by Piter Kehoma Boll
So I decided to start a new category of posts here called “Friday Fellow” (yeah, kind of a silly name, but I couldn’t figure anything better!). Every friday I’ll try to bring you one interesting species among our earthling “biosiblings” and talk a bit about it.
The first one to be presented is a nice and cute guy from Mauritius, the so called Mauritius fruit bat or Mauritius flying fox (Pteropus niger).
However, despite its cuteness, it is the last survivor of the Mascarene-endemic fruit bats and is facing a high risk of extinction. The country has a law to protect them, but (guess what?) fruit growers from the Islands are pressing the Mauritian government to amend that law so that it would allow “culling quotas” to control the bat’s population size, reducing so the “depredation caused to fruit crops”.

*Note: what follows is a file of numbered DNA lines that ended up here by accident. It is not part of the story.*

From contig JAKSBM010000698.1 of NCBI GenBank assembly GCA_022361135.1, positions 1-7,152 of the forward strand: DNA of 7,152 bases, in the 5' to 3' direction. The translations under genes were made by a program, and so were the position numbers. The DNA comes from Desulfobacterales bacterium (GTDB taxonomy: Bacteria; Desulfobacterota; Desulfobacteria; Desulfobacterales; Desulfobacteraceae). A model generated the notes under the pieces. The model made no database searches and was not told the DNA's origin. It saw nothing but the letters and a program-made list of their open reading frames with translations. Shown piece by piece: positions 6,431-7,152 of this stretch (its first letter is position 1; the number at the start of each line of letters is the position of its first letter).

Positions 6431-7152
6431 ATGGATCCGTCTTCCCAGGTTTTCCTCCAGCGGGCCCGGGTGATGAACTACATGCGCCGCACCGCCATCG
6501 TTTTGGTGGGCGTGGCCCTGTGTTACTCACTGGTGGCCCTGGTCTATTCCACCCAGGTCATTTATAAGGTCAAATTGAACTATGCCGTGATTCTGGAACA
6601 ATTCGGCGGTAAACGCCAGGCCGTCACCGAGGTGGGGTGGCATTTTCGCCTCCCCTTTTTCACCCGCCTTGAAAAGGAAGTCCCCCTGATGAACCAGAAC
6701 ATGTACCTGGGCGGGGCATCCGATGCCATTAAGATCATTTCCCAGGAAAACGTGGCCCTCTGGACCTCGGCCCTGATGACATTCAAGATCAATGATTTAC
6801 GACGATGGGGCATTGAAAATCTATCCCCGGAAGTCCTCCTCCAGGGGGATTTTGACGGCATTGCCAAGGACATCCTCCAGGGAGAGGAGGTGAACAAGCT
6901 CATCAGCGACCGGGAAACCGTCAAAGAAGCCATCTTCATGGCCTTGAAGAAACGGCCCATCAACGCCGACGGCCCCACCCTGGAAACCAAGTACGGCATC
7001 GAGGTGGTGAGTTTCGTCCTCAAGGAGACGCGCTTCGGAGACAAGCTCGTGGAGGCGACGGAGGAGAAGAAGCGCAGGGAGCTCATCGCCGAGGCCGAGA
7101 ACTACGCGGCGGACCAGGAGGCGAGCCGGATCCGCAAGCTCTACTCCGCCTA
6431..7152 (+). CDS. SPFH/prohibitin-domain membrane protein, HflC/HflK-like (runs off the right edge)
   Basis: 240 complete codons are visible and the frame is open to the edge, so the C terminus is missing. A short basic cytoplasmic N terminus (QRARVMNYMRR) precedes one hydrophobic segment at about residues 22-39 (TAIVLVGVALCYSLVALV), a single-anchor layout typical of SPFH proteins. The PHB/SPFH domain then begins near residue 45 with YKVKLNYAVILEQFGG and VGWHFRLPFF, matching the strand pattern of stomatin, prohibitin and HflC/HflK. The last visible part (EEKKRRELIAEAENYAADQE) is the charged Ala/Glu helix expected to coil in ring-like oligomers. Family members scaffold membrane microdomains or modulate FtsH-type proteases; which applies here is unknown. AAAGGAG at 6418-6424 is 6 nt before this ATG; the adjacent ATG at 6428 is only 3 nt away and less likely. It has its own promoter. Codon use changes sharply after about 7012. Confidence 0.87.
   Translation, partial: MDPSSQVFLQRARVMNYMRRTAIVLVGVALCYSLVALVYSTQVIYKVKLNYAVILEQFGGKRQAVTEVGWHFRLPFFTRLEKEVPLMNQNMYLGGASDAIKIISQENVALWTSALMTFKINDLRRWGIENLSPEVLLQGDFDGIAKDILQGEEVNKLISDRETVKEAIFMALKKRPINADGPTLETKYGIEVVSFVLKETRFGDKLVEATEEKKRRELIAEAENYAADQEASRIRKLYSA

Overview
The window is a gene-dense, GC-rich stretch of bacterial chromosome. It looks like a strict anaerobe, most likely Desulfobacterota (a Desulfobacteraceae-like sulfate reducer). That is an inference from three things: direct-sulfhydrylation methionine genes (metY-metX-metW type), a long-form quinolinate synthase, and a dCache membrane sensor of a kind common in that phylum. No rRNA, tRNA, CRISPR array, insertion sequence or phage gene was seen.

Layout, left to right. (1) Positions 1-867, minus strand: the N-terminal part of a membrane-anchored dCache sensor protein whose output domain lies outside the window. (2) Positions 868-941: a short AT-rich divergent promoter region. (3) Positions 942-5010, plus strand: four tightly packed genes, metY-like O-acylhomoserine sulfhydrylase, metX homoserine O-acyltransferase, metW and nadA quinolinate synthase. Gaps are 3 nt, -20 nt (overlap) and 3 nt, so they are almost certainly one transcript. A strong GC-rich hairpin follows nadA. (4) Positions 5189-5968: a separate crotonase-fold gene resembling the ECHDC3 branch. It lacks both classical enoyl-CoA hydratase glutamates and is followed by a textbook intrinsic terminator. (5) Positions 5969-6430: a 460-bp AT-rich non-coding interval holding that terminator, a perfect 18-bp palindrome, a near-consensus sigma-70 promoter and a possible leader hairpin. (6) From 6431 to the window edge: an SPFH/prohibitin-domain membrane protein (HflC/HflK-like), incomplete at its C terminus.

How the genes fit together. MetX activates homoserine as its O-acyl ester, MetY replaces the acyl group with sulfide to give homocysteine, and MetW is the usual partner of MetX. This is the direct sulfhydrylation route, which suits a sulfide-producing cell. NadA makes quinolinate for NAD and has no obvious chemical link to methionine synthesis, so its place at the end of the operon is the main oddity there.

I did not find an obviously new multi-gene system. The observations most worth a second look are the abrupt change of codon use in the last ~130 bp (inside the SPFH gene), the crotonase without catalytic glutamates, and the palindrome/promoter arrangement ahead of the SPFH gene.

Pteropus niger is already listed as an endangered species by IUCN and if its protection is not enforced instead of amended it can in fact became extinct. It’s sad to watch people concerned only about their own problems, trying to fix them in the easiest way, without looking at the aftermath that comes from it. The Mauritius fruit bat its the largest surviving frugivore in the island, having a central role to disperse seeds. Instead of simply hunting it down, the government and fruit growers should realize that protecting the bat’s natural environment (the forests) would let it have plenty of food to consume without looking for it in fruit crops.
Let’s hope that this story will have a happy ending.
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Florens, F. B. V. 2012. Going to Bat for an Endangered Species. Science, 336 (6085), 1102 DOI: 10.1126/science.336.6085.1102-a
IUCN Red List:Pteropus niger. Available at <http://www.iucnredlist.org/apps/redlist/details/18743/0 >
Lubee Bat Conservacy: Africa Projects. Availabe online at <http://www.batconservancy.org/africa-projects-bat-conservation.php >